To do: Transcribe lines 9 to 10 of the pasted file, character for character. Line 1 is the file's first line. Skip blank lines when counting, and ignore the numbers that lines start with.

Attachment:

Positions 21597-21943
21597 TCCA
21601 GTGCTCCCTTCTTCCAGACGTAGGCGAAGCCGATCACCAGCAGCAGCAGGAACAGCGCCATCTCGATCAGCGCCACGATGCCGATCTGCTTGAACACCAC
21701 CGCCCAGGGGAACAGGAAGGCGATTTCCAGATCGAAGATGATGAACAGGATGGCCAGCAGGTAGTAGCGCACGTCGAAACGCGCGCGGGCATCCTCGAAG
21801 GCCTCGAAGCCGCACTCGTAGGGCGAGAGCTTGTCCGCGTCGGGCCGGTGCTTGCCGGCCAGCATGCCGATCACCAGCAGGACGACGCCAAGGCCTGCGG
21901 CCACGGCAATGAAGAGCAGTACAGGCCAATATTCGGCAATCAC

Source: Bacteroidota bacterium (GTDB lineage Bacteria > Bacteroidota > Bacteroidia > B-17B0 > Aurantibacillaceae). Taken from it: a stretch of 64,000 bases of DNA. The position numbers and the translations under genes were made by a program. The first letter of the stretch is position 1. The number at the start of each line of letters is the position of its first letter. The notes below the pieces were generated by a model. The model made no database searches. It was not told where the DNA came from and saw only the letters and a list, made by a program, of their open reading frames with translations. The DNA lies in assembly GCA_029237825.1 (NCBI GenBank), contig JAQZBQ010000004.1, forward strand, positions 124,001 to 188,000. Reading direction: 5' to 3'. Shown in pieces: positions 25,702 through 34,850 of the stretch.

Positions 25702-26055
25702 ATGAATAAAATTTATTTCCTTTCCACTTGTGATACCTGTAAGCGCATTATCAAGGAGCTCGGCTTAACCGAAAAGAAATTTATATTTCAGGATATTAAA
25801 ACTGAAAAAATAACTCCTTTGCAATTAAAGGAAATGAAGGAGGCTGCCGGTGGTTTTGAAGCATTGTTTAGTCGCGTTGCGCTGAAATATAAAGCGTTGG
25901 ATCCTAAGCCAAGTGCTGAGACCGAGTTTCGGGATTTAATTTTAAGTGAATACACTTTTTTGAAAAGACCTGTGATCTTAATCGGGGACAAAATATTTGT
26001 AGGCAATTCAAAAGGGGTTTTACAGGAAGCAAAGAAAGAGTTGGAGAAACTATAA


25702 ATGAATAAAATTTATTTCCTTTCCACTTGTGATACCTGTAAGCGCATTATCAAGGAGCTCGGCTTAACCGAAAAGAAATTTATATTTCAGGATATTAAA
25801 ACTGAAAAAATAACTCCTTTGCAATTAAAGGAAATGAAGGAGGCTGCCGGTGGTTTTGAAGCATTGTTTAGTCGCGTTGCGCTGAAATATAAAGCGTTGG